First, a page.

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Fuel grades



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bhp02

Paul, I have 2 friends that are chemical engineers

and they only use premium in their toyotas.

For the most part, I agree with you on fuel grades.

Eventhough because of my short term view, I use

regular. It seems that this board is sometimes very

hostile but keep up your advice. Although I may

not agree all the time,. your opinion is valuable.

i was looking at a shell site, and shell says that using premium gas will not extend engine life , and many other toyota dealers actully told me that using premium on "corollas" will sometimes reduce fuel economy because of something not burning right??. My point is that using regular on corolla engines will not hurt the engines nor cut the life of the engine. It all comes down to the brand you use, because all gas is not created equal.

Paul, I have 2 friends that are chemical engineersand they only use premium in their toyotas.

 

For the most part, I agree with you on fuel grades.

Eventhough because of my short term view, I use

regular.  It seems that this board is sometimes very

hostile but keep up your advice.  Although I may

not agree all the time,. your opinion is valuable.

Thanks for the input bhp2, Friendly question:

 

Are your ChE acquantances in (or experienced in) the oil industry? If so I would value their input.

Good discussion on the topic!

If Paul is right ( I have no data on the subject) about more detergents and performance additives are in the higher octane product, it is logical there would be a long term difference. I burned only Amoco premium in my 280ZX for years. I got cheaper as I got older.

Guest quick_nick

in australia we just have unleaded petrol, and high octane fuel for drag uses... now im not too sure what u people are on about but i know that it the little fuel gauge is on e, i have to visit the local shell and top it up... is this even relevent?

i have a belly button default_biggrin

... is this even relevent?i have a belly button default_biggrin

Wow, you got cars? I thought it was all kangaroos and koalas default_blink

 

Seriously, there's only one grade of unleaded? We typically have three grades of unleaded in the US (87 to ~93 octane).

What is the octane rating of the unleaded down under?

Guest quick_nick

i think its about 98%... which is pretty high isnt it?

im not all that knowledgable about petrol... as i said,,, i only care when that annoying light comes on..

tboner

i think its about 98%... which is pretty high isnt it?im not all that knowledgable about petrol... as i said,,, i only care when that annoying light comes on..

There are two ways to measure octane or shall I say there are two octane numbers commonly used. Those two are RON or the Research Octane Number and MON the Motor Octane Number.

 

What you see on gas pumps in the USA is an average of the two numbers or (RON+MON)/2

I don't know which is greater, but typically the spread between the two is 10 points.

So your 87 Octane gas may be (82+92)/2 which gives 87. (Note, I'm not saying RON will be 82 and MON will be 92, but if I got it right, it was a lucky guess, one number will be around 82 and the other around 92)

So many places in the world only display one of those numbers, so it makes it look like their fuel is a higher octane fuel.

However, when calculated using the same method used in the states, they usually come out to around 92-94 octane.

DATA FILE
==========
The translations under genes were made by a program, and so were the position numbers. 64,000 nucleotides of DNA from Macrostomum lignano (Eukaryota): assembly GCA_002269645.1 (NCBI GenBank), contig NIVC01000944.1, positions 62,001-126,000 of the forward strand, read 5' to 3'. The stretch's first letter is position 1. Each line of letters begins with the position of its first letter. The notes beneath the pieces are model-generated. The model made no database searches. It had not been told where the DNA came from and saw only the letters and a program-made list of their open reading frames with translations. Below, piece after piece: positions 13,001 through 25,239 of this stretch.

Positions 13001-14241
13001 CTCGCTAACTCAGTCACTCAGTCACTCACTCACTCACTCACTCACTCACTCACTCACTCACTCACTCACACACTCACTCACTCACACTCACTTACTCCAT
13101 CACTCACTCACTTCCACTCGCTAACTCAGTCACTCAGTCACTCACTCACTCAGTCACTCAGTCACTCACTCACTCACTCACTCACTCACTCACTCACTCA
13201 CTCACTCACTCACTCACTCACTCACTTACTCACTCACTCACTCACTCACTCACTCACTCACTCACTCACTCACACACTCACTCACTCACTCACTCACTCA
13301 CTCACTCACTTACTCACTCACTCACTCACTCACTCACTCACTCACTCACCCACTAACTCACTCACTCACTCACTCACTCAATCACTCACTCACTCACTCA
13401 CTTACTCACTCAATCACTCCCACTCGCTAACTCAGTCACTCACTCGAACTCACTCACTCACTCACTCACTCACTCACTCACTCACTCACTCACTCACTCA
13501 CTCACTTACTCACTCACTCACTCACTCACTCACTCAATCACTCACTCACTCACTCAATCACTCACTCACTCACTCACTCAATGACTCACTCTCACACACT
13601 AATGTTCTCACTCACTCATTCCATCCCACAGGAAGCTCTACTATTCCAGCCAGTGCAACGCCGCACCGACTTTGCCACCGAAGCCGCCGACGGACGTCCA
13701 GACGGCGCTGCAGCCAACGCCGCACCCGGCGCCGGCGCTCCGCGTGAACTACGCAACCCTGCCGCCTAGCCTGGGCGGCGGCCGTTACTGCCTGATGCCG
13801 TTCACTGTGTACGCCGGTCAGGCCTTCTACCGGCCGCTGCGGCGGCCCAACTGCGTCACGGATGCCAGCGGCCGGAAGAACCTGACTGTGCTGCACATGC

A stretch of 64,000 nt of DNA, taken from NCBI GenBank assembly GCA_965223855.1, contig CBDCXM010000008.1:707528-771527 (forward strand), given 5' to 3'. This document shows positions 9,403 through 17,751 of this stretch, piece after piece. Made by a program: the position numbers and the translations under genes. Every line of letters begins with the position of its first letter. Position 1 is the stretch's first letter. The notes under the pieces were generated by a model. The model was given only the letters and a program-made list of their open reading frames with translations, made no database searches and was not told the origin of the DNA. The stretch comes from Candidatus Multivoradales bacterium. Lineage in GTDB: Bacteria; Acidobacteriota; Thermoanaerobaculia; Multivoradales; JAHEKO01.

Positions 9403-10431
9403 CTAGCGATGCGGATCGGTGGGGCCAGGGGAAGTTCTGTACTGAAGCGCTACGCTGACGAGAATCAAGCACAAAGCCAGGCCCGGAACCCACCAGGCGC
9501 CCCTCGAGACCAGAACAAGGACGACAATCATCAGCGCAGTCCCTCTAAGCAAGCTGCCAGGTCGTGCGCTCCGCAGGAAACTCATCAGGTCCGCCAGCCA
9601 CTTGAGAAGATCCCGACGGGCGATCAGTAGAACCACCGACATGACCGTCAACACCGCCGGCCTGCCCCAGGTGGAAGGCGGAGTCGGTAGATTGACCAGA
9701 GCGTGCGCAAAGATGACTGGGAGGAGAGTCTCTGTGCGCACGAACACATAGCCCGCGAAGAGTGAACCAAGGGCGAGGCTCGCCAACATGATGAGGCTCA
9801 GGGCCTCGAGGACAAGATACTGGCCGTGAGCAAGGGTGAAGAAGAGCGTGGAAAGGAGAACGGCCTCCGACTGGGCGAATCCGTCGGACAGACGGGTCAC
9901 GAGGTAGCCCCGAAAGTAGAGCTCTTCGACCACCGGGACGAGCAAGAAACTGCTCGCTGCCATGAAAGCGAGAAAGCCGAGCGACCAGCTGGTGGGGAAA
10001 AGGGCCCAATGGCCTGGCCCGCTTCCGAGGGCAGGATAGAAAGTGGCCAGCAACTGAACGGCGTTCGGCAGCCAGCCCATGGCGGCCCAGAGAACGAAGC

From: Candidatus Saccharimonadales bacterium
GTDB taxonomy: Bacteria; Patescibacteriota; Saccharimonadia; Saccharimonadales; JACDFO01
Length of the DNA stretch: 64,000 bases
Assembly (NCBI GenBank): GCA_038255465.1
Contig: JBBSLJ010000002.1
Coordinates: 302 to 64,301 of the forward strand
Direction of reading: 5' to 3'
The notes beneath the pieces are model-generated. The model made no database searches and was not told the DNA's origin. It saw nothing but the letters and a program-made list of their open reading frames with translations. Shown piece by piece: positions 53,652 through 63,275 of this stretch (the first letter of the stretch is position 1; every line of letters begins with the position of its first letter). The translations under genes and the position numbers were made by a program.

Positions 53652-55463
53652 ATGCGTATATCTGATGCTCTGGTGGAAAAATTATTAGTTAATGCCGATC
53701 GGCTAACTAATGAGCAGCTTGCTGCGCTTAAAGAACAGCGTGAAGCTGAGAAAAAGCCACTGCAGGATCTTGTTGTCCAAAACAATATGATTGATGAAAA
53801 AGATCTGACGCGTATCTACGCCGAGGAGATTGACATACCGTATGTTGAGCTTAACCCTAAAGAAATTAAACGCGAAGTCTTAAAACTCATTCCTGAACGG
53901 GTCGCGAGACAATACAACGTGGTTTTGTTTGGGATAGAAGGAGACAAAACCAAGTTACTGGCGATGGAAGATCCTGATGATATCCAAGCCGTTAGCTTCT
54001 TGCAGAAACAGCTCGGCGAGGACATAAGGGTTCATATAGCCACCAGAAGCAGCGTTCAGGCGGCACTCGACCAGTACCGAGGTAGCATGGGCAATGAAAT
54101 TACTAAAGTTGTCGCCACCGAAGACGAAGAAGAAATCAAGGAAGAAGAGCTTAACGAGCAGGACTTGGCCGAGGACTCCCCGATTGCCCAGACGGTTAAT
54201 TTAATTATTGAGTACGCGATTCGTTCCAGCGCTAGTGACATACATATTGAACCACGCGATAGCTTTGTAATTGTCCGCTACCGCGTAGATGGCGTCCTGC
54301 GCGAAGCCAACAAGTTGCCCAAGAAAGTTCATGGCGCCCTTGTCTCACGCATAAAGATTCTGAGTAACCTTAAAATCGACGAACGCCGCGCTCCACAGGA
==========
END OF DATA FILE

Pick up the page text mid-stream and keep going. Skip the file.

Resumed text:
FWIW,

TB

bhp02

one chemist was a graduate in University of Manitoba/Canada,

He wanted to and was preparing to work for the oil industry, but it went bust

some 10 -20 yrs ago just as he graduated. Now he is just doing computer related work.

So he is out of touch, although I have yet to ask him

detailed questions and I don't know what post grad

research he has done.

The other chemist is with a paint company.

So the answer is no, they are not in the

petrochemical field. Most in the petro field

are in western Canada

(I am ****uming), while I live in Ontario Canada.

Regular Joe

Normally, I'm skeptical of the information from fuel companies, but when it comes to determining the limits of their own products, I would recommend trusting their documentation. I'm sure that if their high octane fuels could produce better economy, significant power increase or increased engine cleaning in 87 octane rated engines, they'd market those facts. They have tried in the past, but have been caught and convicted of false advertising (EXXON).

http://www.ftc.gov/os/1997/09/exxon.htm

Additional information from a second source fuel company can be found here (76).

http://www.boyleworks.com/ta400/psp/Mythsgas1.html

If you don't trust the engineers working for the fuel companies, you could always check out a media source (CNN).

http://www.cnn.com/2000/fyi/real.life/10/18/gas.costs/

Cheers,

Regular Joe

bhp02

I just had enough time to readhttp://www.ftc.gov/os/1997/09/exxon.htm,

don't have time to read anymore.

But I did not get involved in the discussion

about additives or

cleaning ability of the premium gas.

I have no facts to base an opinion on it

and if I vaguely implied it I could be wrong.

Also, I do make an ****umption that the

cleaner burning gas(in terms of leaving

deposits) would be the higher octane

although I have

no idea what the figures are and

whether it would be significant

and I guess by the ruling, the figures were

not significant enough.

bhp02

I think if you read all 3 articles carefully,

there is NO arguement that the higher octane

gas has the same useable energy as

regular.

Again, I believe that the higher octanes

(most) do have more and you get

better acceleration and mileage

from my personal experience.

But in my case, I decided not to use it

because the money spent did not seem

to be worth it. And I did mileage comparisons

under different conditions.